The safety life-cycle for the process industry sector comes from the IEC 61511 standard. It is essentially a flowchart depicting the stages of different activities needed to assess hazards and then develop protection layers to prevent or mitigate risk. The life-cycle from IEC 61511 focuses on Safety Instrumented Systems (SIS) as one of the critical specialist protection layers that need careful specification, design, testing and maintenance.
A key element throughout the safety life-cycle is functional safety management (FSM). Companies that use SIS as part of their risk reduction measures will need to set up a solid FSM system. A well-designed FSM system will have measures to ensure that all personnel are competent in the part of the lifecycle they are responsible for. It will provide effective policies, planning and procedures to control all life-cycle activities that go into the the initial SIS design, and its upkeep or modification.
As activities occur in the life-cycle, another key theme of functional safety standards is the need for verification. This is nothing particularly new. Put in simple terms, if a person completes an activity then someone else should be responsible for checking or verifying it. This is something that is commonplace in engineering, but should take on a new level of rigour and importance when systems are being designed for safety.
A key element throughout the safety life-cycle is functional safety management (FSM)
The safety life-cycle was first defined in basic safety standard IEC 61508, which is the non sector-specific standard that IEC 61511 is based upon. It was designed to account for the unpredictability of dangerous failure and specifically in recognition that failure can creep into systems from multiple sources and stages of life.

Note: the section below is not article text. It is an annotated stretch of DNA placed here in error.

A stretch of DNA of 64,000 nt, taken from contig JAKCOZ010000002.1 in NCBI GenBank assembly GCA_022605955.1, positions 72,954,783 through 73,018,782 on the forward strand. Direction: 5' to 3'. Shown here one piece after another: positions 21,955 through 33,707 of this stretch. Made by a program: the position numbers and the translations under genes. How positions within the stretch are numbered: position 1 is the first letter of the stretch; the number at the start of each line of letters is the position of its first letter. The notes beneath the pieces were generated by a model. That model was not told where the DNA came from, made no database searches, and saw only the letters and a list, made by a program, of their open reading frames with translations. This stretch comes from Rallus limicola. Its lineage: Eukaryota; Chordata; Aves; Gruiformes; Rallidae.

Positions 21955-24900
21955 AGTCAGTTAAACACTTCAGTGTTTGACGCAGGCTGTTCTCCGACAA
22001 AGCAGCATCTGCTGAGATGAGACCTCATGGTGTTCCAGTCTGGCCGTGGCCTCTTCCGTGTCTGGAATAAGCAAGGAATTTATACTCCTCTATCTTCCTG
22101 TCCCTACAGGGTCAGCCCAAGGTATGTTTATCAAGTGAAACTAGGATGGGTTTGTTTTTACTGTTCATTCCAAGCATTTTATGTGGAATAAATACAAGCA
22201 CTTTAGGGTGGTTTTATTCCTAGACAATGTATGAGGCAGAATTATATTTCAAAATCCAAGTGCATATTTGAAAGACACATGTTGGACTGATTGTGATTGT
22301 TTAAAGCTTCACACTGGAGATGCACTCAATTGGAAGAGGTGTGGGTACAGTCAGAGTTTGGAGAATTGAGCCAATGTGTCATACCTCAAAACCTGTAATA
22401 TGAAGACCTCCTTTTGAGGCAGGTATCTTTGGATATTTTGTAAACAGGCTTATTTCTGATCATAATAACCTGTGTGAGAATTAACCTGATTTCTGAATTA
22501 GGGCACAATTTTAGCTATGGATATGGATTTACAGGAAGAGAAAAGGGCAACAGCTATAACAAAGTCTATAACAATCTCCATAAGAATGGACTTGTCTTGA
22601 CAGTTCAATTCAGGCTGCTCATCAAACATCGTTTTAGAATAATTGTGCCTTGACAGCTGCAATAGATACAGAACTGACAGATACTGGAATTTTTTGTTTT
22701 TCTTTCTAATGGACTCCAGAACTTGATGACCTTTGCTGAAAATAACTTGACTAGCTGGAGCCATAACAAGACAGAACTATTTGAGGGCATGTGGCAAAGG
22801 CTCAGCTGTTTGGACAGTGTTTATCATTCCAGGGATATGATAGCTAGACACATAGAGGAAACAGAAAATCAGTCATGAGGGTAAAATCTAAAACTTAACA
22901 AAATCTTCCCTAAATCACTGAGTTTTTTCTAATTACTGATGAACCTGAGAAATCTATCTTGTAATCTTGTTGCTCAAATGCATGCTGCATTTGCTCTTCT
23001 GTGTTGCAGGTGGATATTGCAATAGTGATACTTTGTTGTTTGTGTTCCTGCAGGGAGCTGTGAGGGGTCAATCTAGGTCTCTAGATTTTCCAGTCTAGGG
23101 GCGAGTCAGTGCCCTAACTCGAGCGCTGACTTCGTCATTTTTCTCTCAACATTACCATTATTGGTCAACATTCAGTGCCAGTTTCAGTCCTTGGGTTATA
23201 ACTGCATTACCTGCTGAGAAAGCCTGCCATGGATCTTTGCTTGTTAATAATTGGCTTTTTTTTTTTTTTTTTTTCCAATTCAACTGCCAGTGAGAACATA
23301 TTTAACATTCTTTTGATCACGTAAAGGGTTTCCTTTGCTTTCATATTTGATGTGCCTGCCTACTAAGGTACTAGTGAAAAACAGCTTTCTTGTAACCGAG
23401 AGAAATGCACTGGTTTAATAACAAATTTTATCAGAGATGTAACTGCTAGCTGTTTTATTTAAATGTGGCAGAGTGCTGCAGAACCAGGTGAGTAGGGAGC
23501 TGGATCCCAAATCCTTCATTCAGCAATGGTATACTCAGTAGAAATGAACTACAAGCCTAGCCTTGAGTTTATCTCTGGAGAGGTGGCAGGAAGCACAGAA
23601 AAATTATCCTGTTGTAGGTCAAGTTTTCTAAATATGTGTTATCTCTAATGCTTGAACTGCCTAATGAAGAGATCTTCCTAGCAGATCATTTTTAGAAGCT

The life-cycle origins were influenced by many different organisations, including UK regulator HSE - the Health and Safety Executive. The book "Out of Control" concluded that accidents involving control system failure were dominated by inadequate specification.
Although this was just one study, it did involve researching multiple accidents. It should be noted that the hazard owner is effectively responsible for setting requirements, as well as operating, maintaining and modifying an SIS after it has been placed in service. So, even if an end user contracts-out the design and installation of an SIS, this particular study suggests that around 80% of the primary causes of system failure are introduced before or after the design and installation stage.
It is perhaps just as important to know what is NOT specified as what is required in the many clauses referenced by the safety life-cycle. Many projects involving functional safety and SIS get off on the wrong footing by making the false assumption that simply copying the life-cycle from the standard will be sufficient.
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